Leader ratings: How Ed Miliband compares?

Leader ratings: How Ed Miliband compares?

Can a LOTO with low ratings ever win?

Today, as reported on the previous thread, we’ve had the Ipsos-MORI September political monitor for Reuters. The voting intention figures were CON 35 (+1): LAB 37 (-3): LD 13 (-2) showing the changes from August.

The poll also includes MORI leader satisfaction ratings which have been asked in the same form for nearly a third of a century. The firm’s question format “How satisfied or dissatisfied are you with the way … is doing his job as leader of the … Party?” is regarded by leading political scientists as being the best format for reading the current political temperature.

A good example is the year leading to the 1992 general election when Labour enjoyed a voting intention lead in most surveys but throughout Neil Kinnock lagged behind, often by a biggish margin, John Major in the leader ratings.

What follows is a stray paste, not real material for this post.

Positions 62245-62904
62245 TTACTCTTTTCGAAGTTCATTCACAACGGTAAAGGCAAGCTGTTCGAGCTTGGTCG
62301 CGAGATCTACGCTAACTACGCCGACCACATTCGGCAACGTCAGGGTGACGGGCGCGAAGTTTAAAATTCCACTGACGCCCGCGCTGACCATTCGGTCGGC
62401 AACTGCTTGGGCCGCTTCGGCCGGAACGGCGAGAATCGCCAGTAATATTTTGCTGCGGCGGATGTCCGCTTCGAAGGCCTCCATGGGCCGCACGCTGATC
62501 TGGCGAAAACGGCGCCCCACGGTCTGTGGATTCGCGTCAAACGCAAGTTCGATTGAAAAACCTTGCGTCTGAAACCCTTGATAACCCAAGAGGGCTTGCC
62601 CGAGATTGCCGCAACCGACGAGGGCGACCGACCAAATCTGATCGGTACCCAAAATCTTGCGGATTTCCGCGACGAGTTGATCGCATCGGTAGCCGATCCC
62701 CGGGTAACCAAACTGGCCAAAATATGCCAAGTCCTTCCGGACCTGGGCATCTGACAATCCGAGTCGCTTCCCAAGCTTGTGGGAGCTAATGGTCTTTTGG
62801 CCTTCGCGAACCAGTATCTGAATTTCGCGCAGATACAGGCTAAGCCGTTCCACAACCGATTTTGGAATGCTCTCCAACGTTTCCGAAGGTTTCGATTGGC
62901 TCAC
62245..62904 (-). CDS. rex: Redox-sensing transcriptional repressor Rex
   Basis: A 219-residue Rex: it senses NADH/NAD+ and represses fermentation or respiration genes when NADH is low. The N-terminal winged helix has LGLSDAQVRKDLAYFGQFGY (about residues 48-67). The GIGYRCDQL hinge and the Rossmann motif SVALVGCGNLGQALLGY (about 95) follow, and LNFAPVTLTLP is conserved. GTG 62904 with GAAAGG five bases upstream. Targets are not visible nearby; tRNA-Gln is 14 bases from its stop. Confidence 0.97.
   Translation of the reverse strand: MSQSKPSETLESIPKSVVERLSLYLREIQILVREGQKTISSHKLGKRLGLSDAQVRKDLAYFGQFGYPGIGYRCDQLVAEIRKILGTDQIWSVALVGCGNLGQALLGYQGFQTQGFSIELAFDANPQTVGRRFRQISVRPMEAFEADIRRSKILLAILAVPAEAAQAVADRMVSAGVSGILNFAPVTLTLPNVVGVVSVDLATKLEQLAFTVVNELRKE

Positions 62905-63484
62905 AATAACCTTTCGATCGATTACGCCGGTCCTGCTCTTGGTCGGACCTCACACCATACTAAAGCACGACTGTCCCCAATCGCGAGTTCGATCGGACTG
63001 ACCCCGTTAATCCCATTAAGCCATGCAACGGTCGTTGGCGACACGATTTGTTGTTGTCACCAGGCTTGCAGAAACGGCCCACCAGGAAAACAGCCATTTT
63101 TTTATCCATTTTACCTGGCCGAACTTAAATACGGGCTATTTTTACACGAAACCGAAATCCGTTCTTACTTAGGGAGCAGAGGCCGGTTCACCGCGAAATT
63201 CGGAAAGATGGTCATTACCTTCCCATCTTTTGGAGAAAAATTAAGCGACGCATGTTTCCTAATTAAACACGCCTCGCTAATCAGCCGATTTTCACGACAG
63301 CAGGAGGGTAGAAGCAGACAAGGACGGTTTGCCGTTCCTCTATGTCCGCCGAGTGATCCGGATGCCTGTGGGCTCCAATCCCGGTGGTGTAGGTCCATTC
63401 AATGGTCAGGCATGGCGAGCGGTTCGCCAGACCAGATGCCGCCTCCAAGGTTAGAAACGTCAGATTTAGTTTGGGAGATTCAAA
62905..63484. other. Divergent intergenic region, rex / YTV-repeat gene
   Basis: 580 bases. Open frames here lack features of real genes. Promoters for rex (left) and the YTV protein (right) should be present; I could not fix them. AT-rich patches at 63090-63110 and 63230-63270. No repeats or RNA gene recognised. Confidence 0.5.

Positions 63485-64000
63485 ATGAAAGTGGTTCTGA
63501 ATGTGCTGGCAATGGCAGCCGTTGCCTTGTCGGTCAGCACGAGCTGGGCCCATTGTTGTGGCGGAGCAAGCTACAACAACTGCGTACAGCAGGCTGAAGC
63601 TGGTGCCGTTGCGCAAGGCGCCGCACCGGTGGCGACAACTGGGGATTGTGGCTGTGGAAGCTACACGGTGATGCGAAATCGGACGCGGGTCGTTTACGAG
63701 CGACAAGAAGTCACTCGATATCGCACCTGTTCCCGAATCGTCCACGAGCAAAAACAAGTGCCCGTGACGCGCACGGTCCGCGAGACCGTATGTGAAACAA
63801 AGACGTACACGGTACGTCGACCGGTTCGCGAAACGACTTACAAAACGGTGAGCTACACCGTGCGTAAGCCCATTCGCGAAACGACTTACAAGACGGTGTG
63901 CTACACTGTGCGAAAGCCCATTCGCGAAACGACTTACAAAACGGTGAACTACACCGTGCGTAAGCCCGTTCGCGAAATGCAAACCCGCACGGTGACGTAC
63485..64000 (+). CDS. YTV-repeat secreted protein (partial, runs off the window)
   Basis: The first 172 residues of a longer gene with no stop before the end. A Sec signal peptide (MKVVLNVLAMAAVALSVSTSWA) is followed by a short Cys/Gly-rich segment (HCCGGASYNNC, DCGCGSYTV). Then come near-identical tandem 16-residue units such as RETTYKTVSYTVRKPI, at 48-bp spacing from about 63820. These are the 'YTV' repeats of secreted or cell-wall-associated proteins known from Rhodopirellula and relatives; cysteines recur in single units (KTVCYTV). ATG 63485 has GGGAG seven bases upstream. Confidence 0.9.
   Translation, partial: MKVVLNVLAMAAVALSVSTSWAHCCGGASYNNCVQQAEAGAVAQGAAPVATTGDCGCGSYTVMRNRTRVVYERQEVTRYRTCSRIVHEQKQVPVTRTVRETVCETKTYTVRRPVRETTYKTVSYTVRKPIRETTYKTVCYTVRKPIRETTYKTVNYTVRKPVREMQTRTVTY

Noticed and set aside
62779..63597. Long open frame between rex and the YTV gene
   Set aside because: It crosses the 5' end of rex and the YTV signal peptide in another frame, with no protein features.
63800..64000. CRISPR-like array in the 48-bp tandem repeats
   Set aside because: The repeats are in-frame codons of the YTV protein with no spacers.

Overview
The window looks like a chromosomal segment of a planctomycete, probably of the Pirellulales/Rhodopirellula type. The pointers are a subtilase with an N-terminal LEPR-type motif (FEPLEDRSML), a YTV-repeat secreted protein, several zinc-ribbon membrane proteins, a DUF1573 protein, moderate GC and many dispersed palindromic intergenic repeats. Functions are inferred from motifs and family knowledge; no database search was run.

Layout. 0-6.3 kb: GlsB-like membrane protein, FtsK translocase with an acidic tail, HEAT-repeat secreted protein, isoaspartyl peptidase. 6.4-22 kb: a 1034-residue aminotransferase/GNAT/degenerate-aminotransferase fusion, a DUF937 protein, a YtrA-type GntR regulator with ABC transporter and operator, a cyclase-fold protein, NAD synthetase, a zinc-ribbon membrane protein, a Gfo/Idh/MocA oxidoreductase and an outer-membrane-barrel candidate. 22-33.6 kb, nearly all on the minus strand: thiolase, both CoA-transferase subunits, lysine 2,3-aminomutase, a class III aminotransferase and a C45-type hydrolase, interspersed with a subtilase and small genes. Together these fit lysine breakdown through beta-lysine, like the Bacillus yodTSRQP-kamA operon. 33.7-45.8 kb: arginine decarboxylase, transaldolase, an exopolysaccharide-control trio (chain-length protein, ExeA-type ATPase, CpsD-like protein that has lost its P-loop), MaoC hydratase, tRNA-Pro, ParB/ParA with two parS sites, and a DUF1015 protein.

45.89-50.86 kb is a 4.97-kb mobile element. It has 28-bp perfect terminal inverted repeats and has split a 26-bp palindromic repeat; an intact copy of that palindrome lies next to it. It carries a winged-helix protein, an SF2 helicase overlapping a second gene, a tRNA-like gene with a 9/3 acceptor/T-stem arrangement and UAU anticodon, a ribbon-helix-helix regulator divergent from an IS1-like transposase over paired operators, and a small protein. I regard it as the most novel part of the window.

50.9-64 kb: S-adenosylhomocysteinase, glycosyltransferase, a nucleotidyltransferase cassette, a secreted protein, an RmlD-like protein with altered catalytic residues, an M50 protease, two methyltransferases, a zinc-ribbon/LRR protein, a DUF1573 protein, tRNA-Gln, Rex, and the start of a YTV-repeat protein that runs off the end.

We all know what happened – none of the pre-election polls had a Tory lead but Major’s party ended up with a seven point margin over Labour in terms of votes.

As a good pointer to the eventual outcome the MORI leader ratings were far better than the voting intention polling.

The top chart above show Ed compares with Nick and Dave – the second compares his ratings with other opposition leaders at this stage in their terms of office.

Miliband is ahead of Iain Duncan Smith and William Hague – neither of whom became prime minister.


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